Connor McDavid is excited for the opportunity to play for gold for Canada at the 2022 Beijing Olympics.
“The Olympics are so important to me because it’s the biggest stage in sport … as an elite athlete you want to perform on the biggest stage,” the Edmonton Oilers center told the Edmonton Journal on Tuesday. “The Stanley Cup and the Olympics are pretty close to equal. A Stanley Cup is certainly at the top of the list and an Olympic gold medal would maybe be a 1b, if you can call it that. A gold would be unbelievable.”
McDavid’s comments came four days after the NHL and NHL Players’ Association announced that they had reached an agreement with the International Ice Hockey Federation to confirm a break in the 2021-22 NHL regular-season schedule to accommodate the participation of NHL players at Beijing.
It will be the first Olympics for NHL players since 2014 in Sochi and the first best-on-best international tournament since the World Cup of Hockey 2016 in Toronto.
“We understand how passionately NHL players feel about representing and competing for their countries,” NHL Deputy Commissioner Bill Daly said Sept. 3. “We are very pleased that we were able to conclude arrangements that will allow them to resume best-on-best competition on the Olympic stage.”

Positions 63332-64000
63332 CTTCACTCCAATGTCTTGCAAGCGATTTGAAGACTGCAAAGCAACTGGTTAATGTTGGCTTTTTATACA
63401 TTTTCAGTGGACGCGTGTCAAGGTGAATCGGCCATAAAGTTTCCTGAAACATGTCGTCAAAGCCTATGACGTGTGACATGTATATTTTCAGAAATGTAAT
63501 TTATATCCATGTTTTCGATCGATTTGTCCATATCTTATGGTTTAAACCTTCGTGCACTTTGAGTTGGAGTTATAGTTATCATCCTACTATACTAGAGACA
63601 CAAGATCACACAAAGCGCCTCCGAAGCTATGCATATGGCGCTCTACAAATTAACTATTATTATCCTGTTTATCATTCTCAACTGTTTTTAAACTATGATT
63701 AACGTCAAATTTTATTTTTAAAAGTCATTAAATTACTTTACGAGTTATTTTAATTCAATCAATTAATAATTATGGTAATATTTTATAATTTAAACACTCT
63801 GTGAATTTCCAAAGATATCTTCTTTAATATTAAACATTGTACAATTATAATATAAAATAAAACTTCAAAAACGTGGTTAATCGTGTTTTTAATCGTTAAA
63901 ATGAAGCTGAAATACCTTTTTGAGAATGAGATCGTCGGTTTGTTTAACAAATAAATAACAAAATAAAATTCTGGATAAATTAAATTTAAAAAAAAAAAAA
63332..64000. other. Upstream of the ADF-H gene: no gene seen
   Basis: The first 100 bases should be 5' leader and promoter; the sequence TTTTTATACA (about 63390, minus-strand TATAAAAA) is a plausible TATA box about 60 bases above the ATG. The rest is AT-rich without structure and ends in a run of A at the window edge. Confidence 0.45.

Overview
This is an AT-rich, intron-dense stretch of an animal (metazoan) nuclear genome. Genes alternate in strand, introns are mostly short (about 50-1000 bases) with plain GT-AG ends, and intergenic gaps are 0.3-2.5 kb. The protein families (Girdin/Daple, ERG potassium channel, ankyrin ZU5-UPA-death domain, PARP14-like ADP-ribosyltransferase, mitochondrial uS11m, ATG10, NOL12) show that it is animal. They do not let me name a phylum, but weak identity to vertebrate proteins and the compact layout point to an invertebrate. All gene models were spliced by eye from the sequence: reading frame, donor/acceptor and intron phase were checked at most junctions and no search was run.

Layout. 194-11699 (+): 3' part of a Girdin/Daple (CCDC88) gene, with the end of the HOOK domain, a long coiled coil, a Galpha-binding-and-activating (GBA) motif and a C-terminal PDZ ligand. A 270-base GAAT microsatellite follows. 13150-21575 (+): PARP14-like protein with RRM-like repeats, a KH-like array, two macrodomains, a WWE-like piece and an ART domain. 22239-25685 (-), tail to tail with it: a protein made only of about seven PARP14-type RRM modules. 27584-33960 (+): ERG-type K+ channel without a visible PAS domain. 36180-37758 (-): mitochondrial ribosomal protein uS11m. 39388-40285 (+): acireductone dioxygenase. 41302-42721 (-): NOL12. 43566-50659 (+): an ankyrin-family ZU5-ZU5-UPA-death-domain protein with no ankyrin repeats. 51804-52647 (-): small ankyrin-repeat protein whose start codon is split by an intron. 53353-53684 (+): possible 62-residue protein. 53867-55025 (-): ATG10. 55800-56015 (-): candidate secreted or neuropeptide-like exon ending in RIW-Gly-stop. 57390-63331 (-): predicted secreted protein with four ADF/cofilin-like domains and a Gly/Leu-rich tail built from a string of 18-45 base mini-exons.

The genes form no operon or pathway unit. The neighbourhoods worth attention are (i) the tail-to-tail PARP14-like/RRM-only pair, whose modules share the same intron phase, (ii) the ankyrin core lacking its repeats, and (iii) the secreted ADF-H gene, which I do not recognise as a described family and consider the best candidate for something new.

For McDavid, who won the Hart Trophy unanimously voted as the most valuable player in the NHL last season after he led the League with 105 points (33 goals, 72 assists), this will be his first chance to play in the Olympics.
He was playing for Erie of the Ontario Hockey League during the 2014 Sochi Olympics, and the NHL did not send its players to the 2018 PyeongChang Olympics, so despite the uncertainty surrounding the COVID-19 pandemic and the lengthening of the season, McDavid said he is ready to play regardless of circumstances.
“I’m going to the Olympics and I want to win a gold medal, and if it is that way (ultra-strict), so be it,” he said. “If I have to stay in my room, that’s the way it is.”
The 2021-22 NHL season will break from Feb. 3-22 for the 2022 Honda NHL All-Star Weekend at T-Mobile Arena in Las Vegas and the Olympic men’s hockey tournament, which culminates with the gold medal game Feb. 20.
Since the Czech Republic won gold at the 1998 Nagano Olympics, the first to feature NHL players, Canada has dominated best-on-best competition, winning five of the past six tournaments: the World Cup in 2004 and 2016, and the Olympics at Salt Lake City in 2002, Vancouver in 2010 and Sochi in 2014. Sweden won gold at the 2006 Torino Olympics.